Sublimating Home Rule and Municipal Separation of Powers in Knick v. Township of Scott
33 Pages Posted: 6 Dec 2019 Last revised: 31 Dec 2019
Date Written: October 19, 2019
It may be bordering on apostacy in certain circles to suggest that Knick v. Township of Scott–in which a sharply-divided Supreme Court held that municipal and local governments may be sued to recover just compensation for Fifth Amendment regulatory takings in federal court — is a ruling that municipalities could celebrate. After all, how could a decision that overruled a case that for more than three decades had effectively shut federal takings claimants out of federal court by relegating them to (presumably) more local government-friendly state courts be a good thing for local governments?
The Knick majority concluded that a federal regulatory takings claim is ripe for federal court from the moment a municipality adopts an allegedly confiscatory regulation without providing compensation, even if a state court would also entertain a state law takings or inverse condemnation claim. The reason why local governments should look for a silver lining in the majority ruling is the unstated premise which all the Justices confronted: are local governments merely conveniences of the state, or are they separate from the state and its judiciary?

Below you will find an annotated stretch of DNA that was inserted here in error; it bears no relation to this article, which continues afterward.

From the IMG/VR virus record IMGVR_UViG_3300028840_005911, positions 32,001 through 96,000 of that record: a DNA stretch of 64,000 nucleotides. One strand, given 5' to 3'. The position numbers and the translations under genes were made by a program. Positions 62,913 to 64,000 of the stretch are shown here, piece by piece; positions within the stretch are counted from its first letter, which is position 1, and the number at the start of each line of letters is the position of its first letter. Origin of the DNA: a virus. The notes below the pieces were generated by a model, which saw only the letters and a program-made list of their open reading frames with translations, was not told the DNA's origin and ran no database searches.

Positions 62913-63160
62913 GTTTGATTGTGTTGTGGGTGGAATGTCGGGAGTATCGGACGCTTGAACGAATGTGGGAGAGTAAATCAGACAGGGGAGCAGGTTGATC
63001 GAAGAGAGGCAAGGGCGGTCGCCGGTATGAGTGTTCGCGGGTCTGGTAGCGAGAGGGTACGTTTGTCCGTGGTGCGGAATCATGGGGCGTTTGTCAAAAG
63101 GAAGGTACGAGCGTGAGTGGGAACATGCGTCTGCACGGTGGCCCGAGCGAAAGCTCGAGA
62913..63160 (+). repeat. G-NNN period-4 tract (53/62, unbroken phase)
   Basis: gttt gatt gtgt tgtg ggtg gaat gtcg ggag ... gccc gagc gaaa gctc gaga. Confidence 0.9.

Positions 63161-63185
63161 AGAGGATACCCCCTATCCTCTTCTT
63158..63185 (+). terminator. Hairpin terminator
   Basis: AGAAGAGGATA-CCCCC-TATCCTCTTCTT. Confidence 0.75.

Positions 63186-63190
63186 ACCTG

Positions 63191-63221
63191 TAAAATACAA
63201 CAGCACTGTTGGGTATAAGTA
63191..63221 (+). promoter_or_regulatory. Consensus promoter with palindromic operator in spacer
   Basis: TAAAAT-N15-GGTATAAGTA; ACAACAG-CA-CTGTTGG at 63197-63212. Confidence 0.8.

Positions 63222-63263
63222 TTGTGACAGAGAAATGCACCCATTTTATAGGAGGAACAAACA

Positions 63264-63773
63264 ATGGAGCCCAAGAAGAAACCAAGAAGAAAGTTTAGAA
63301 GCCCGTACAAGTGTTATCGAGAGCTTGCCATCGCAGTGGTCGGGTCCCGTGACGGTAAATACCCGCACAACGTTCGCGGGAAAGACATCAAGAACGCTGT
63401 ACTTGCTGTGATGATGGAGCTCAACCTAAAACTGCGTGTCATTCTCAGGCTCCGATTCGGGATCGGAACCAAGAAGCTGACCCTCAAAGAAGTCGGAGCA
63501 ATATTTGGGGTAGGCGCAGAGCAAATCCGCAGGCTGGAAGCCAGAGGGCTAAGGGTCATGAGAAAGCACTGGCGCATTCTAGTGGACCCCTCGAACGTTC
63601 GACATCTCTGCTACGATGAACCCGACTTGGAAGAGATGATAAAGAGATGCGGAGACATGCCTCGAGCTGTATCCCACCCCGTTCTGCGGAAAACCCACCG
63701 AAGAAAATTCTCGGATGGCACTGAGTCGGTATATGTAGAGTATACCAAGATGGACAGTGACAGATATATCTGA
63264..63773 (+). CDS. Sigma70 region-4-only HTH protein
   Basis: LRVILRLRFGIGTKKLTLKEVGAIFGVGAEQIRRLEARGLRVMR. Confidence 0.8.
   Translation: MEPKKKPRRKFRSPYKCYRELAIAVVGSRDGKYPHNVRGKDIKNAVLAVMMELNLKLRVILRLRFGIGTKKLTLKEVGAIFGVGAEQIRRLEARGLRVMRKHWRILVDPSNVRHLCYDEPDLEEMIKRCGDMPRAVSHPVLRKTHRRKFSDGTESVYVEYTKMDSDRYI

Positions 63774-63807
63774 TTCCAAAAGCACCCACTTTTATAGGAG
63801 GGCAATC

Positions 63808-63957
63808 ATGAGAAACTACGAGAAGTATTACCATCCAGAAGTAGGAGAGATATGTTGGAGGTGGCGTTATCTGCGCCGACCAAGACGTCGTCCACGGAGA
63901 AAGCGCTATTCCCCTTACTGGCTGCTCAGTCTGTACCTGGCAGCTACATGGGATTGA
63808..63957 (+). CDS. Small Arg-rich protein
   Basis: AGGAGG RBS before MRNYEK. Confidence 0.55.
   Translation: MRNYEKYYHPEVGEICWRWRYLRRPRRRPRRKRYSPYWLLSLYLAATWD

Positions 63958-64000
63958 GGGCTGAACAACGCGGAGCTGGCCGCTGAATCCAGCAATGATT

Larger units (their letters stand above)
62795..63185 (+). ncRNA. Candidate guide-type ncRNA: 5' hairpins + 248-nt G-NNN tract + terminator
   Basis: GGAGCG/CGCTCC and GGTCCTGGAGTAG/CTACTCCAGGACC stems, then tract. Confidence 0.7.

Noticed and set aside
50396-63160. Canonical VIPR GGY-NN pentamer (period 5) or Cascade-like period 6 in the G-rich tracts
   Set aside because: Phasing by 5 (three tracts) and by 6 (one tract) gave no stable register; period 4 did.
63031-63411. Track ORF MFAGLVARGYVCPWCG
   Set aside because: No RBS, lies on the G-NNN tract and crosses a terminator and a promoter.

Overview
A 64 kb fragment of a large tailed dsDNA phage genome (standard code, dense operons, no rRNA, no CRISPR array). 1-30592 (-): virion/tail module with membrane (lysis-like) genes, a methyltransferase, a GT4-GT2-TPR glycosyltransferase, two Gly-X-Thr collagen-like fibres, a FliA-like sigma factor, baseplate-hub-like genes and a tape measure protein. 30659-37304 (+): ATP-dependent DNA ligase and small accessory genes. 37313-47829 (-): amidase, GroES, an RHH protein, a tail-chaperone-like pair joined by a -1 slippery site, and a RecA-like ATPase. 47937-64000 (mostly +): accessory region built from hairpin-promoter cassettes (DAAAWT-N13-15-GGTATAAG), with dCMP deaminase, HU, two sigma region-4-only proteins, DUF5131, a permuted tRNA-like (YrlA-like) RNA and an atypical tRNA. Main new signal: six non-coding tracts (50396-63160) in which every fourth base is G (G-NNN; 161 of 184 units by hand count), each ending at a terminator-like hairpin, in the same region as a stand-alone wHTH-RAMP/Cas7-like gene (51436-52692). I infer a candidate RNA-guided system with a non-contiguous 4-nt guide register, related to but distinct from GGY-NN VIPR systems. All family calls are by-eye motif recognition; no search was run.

In this article, I suggest the answer to that question is no: state courts resolving state law inverse condemnation and state takings claims are not part of a local government’s taking and compensation mechanism.
Keywords: property, law, eminent, domain, takings, constitutional, supreme, court
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